SANTIAGO, October 31, 2018 – Chile carried out two reforms in the past year to improve its business climate
to help create jobs, stimulate domestic investment and become a more competitive economy, says the World Bank Group’s Doing Business 2019: Training for Reform report, released today.
The reforms in Chile covered the Doing Business areas of Starting a Business and Enforcing Contracts.
Starting a new business was made easier and faster with the introduction of an electronic system, which replaced the earlier requirement to submit sealed accounting books and invoices to the Chilean Internal Revenue Service. As a result, it now takes six days to start a new business in Chile, compared with 7.5 days earlier. This compares well with the nine-day average among economies of the OECD high-income grouping, of which Chile is a member. It also compares well with the 28-day average among Chile’s geographic neighbors in the Latin America and the Caribbean region.
The second reform significantly improved contract enforcement by allowing plaintiffs to file the initial complaint electronically. As a result of this reform, Chile edged up several places to a global rank of 49 in the area of Enforcing Contracts. It takes 480 days and costs 25 percent of the claim value to enforce a contract in Chile, compared with 768 days on average in Latin America and the Caribbean and 582 days among OECD high-income economies.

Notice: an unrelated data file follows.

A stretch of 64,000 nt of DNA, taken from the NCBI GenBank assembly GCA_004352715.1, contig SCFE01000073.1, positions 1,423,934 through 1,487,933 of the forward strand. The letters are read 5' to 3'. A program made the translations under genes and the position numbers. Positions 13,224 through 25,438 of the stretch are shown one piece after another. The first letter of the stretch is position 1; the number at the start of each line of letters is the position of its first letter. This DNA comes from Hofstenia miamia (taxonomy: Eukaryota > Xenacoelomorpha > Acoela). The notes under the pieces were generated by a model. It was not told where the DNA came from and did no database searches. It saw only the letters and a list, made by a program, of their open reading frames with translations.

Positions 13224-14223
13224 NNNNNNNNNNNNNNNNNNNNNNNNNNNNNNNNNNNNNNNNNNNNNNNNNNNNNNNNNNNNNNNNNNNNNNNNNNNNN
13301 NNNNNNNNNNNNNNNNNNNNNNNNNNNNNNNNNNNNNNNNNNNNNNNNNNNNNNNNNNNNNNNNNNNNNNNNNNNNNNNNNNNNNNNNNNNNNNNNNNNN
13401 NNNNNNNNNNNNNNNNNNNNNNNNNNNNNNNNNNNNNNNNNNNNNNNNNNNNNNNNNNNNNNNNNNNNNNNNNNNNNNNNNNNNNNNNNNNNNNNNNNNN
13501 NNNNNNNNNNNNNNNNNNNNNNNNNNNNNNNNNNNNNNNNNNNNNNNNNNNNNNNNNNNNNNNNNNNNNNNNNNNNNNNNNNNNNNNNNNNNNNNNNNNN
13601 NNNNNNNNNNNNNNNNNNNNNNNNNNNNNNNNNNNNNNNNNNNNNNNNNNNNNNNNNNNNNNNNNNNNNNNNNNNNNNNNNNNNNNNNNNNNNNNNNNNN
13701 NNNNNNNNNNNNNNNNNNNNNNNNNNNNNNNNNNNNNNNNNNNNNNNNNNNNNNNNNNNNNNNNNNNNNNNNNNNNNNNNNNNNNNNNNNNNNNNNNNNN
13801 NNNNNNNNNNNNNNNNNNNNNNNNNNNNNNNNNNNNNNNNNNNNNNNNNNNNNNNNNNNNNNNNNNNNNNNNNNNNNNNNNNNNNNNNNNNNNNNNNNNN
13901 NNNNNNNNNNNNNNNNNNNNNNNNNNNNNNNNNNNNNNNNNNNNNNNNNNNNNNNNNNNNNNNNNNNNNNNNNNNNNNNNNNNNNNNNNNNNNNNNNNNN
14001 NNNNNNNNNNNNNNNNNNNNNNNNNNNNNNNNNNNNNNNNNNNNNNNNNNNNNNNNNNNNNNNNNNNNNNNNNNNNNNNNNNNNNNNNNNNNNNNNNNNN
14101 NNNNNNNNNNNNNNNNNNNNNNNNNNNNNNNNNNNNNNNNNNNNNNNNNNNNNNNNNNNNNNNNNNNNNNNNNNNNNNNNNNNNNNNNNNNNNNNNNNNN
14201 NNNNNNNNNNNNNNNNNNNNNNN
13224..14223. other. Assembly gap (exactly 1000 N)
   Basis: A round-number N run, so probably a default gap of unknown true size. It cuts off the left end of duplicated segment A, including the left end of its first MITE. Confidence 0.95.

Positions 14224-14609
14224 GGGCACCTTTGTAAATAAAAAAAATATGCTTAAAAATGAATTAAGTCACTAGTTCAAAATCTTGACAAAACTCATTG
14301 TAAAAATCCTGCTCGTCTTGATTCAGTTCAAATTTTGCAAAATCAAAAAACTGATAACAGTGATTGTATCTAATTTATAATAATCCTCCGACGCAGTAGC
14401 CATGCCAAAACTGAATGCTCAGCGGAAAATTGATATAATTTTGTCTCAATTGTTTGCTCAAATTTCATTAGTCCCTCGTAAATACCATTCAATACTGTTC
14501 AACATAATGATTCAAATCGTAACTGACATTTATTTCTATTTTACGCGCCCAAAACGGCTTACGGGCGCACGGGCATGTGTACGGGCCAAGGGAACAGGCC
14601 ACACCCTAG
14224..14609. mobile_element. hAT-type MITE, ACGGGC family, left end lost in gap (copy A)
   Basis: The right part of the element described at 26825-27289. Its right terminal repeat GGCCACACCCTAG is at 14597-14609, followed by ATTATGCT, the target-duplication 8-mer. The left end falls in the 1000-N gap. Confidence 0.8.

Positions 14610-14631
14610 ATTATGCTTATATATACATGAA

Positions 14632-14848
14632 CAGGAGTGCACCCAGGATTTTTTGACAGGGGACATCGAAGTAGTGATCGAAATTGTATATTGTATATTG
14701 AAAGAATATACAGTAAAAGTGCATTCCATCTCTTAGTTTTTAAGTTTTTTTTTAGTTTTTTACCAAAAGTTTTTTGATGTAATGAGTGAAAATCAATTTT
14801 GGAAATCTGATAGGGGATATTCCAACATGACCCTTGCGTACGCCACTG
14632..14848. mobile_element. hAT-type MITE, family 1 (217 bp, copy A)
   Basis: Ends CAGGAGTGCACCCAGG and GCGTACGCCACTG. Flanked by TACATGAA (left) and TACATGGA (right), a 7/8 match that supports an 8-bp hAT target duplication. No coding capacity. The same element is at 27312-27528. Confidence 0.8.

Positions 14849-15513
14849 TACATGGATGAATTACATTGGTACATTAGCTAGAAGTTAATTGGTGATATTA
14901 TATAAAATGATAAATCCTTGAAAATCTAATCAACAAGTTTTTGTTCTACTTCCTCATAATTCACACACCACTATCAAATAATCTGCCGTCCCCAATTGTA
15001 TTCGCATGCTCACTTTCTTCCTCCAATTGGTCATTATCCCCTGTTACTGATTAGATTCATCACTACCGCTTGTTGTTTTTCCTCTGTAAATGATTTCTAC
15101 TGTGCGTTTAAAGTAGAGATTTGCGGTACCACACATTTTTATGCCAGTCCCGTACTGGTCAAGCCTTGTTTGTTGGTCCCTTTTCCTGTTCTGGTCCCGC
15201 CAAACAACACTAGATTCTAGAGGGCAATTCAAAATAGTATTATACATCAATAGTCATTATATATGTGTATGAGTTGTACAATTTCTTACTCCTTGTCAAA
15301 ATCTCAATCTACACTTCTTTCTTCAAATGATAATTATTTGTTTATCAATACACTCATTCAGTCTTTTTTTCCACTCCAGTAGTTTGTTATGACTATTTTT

Chile’s overall global ranking in this year’s Doing Business report is 56. Chile has carried out a total of 10 reforms in the 16 years since Doing Business was first launched.
“Chile’s reform agenda is steady, although it would benefit from moving faster. An acceleration in pace will go a long way in removing hurdles to private enterprise, with a focus on areas where entrepreneurs still experience difficulties such as access to credit and paying taxes,” said Santiago Croci Downes, Program Manager of the Doing Business Unit.
Chile performs well in the area of Getting Electricity, where it is ranked 36 globally. For example, it costs 49 percent of income per capita for a business to get connected to the electrical grid in Santiago, compared to an average of 64 percent among high-income OECD economies. And it takes 43 days to connect to electrical grid in Santiago, compared with 77 days among high-income OECD economies.
Chile continues to have challenges in the area of Paying Taxes. It takes a business in Chile 296 hours a year to comply with its tax obligations, compared to 159 hours on average among its OECD peers. Furthermore, companies must invest an additional 26 hours to comply with Value Added Tax (VAT) refund requirements in Chile, and it takes 38 weeks to obtain the refund, compared to 7.5 hours and 15 weeks, respectively, across OECD economies.
A case study on enforcing contracts and resolving insolvency, in this year’s report, highlights the Chilean initiative of making insolvency law training compulsory for relevant civil judges (Insolvency and Re-Entrepreneurship law of 2014). A second case study analyzes data collected this year on training provided to public officials and users of business and land registries. The study finds that mandatory and annual training for relevant officials is associated with higher business land registry efficiency. Two other case studies focus on the benefits of accrediting electricians and training customs clearance officials.
The full report and its datasets are available at www.doingbusiness.org